Listen before interrupting, often times people want to be heard. Over communicate on contentious issues that you know may upset these types of owners or all owners - you don't want to make a good owner a difficult owner.

Michelle Joy, Executive Director of Condominium Management at Wilson, Blanchard Management Inc.

Be a good listener. Take the time to hear what the person is saying and help them if you can. If you can’t, give them what they want, tell them why you cant.

Mark Daye, Regional Manager at ICC Property Management

Meet in person! Take a minute, ask the resident to sit down with you, share a cup of coffee or a glass of water. Oftentimes, this de-escalates the issue.

Melissa Minor, Senior Property Manager at ICON Property Management

This was the most common response from managers, and they're absolutely right.

Listening stands out as the most powerful and transformative tool when navigating difficult conversations. There’s a universal desire to be heard, and no meaningful progress can occur until the other person feels acknowledged.

Understand both the words a person speaks and the emotions they convey beneath the surface. After understanding, reflect it back to them, demonstrating that you've grasped their thoughts and feelings. This act of acknowledging their perspective can go a long way to diminishing communication friction.

It's important to note that effective listening doesn't necessitate agreement; it's about understanding the other person's standpoint. When someone feels heard and understood, they become more receptive to hearing you, and working towards a creative solution.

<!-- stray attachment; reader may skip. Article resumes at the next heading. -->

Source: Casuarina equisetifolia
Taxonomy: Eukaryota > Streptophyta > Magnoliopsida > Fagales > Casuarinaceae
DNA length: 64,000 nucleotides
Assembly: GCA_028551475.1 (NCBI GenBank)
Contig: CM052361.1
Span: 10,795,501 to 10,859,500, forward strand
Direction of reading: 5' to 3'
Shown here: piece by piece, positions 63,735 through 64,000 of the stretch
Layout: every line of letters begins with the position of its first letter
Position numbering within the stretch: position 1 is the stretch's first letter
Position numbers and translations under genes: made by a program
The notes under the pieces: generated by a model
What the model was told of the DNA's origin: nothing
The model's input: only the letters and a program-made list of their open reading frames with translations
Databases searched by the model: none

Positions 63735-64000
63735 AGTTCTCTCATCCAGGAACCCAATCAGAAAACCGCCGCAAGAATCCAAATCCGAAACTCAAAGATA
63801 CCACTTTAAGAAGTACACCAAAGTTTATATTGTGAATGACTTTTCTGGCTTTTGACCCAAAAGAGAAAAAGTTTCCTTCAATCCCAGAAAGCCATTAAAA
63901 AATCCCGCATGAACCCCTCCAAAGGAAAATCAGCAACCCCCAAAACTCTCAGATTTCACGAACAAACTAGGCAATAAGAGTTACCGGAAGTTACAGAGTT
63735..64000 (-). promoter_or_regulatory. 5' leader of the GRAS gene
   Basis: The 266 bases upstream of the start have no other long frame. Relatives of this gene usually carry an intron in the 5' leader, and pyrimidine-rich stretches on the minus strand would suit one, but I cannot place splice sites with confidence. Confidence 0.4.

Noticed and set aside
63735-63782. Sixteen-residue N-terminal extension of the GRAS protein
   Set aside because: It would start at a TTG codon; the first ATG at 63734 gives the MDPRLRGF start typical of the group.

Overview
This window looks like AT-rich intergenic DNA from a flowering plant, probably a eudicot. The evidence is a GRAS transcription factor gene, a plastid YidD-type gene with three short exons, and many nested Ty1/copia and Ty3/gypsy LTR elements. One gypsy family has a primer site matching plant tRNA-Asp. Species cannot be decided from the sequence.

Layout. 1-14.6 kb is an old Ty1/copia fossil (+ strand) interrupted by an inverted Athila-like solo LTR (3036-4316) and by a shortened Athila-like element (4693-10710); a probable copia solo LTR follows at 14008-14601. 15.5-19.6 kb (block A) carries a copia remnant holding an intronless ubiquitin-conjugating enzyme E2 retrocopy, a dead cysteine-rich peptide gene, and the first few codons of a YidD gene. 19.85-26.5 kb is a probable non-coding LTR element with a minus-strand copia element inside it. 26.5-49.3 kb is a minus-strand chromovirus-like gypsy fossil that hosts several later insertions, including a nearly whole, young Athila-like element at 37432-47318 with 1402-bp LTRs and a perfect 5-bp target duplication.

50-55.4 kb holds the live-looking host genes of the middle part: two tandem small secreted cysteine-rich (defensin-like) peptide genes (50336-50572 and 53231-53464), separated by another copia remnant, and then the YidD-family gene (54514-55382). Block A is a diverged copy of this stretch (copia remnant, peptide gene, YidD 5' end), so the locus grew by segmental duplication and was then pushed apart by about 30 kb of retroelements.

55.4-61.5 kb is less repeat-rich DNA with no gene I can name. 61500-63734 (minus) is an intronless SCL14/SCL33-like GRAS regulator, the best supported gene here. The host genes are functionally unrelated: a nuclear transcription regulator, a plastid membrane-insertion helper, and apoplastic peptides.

Don't take it personally

Don’t take any of it personally, even if it is about you and/or your team. Take away any emotions and look at the facts. Let them know you hear them and you will do what you can to address their concerns.

Suzanne Toole, Senior Property Manager at DEL Property Management

Sometimes we take things too personally when confronted by a difficult person. We can feel hurt or insulted by another person’s behavior when it has nothing to do with us at all.

Resist the urge to act defensive. Even when faced with hurtful or untrue remarks, it's essential to refrain from taking it personally, recognizing that the other person's emotional state is often the driving force behind their behavior, not us.

Remember, this is not about you. Don’t take it personally.

Set limits and boundaries

The governing document of the condominium corporation with regard to addressing harassment should remain readily accessible at all times. The property manager should ensure the dissemination of this policy or rule... It is essential to remind the individual about workplace harassment and the corporation's rules and policies.

Farzaneh Sadeghi, Senior Property Manager at Percel Inc.

While some of the above tips have encouraged listening and letting the angry person vent, you also have the right to be assertive and draw the line on what’s acceptable and unacceptable.

In fact, some situations may get so out of hand that you may need to escalate it to your senior manager, the corporate solicitor, or even law enforcement.

If your gut is saying, this is going downhill fast, be ready to do what you need to do to remain safe. Look for an exit strategy.

Seeing things from a long-term lens

At times, the worst-case scenario unfolds, encountering someone who is impossible to reason with, and understanding their perspective proves unhelpful. During these difficult circumstances, having a more long-term lens can help when you’re in your head.

You can begin by reflecting on how you can learn and grow from the experience. Also, consider moments when what seemed distressing at the time later turned out to be trivial months later, or actually turned out to be a great learning experience for a future difficult encounter.

Life is an ongoing journey of discovery and growth. Navigating challenging circumstances is an integral part of our human experience, offering opportunities to develop resilience, adaptability, and strength. Confronting these difficulties not only teaches us lessons but also shapes us into more compassionate individuals ready to face whatever comes our way.

Warning: Your personal safety is paramount. Contact the police, if you feel seriously threatened by a difficult owner/resident.